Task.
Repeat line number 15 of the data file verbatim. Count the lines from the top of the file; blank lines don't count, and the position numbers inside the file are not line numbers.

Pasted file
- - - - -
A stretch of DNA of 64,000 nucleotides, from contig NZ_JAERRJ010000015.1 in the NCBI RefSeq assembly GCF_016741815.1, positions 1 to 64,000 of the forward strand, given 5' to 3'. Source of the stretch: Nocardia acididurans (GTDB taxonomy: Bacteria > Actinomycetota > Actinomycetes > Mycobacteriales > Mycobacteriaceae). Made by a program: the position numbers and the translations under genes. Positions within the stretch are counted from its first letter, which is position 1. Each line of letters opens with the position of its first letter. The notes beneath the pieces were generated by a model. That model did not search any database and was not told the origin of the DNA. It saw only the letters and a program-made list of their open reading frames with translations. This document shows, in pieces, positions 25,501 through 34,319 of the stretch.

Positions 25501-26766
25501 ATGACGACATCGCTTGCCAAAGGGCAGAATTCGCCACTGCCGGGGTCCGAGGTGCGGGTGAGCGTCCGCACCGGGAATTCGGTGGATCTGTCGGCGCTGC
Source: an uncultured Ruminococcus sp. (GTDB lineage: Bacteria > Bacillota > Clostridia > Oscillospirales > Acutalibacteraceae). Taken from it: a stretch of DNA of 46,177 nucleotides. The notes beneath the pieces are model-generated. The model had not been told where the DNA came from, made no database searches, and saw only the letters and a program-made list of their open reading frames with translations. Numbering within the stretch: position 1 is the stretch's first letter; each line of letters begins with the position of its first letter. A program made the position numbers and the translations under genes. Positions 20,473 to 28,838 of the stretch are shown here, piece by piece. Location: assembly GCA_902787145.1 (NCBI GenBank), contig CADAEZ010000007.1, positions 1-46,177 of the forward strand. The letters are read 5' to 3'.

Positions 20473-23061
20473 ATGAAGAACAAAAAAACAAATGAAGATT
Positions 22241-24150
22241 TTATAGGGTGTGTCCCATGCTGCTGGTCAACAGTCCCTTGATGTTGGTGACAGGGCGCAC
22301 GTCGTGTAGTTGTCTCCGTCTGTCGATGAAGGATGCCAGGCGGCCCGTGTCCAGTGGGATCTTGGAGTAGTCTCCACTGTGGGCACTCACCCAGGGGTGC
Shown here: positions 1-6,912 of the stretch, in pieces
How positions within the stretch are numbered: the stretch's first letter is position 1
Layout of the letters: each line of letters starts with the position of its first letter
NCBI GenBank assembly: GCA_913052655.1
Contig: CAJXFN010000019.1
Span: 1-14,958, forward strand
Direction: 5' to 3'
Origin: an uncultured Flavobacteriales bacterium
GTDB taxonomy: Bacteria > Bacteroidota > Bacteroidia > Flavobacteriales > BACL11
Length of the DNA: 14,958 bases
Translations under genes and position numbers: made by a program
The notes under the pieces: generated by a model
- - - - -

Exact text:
Span: 1-14,958, forward strand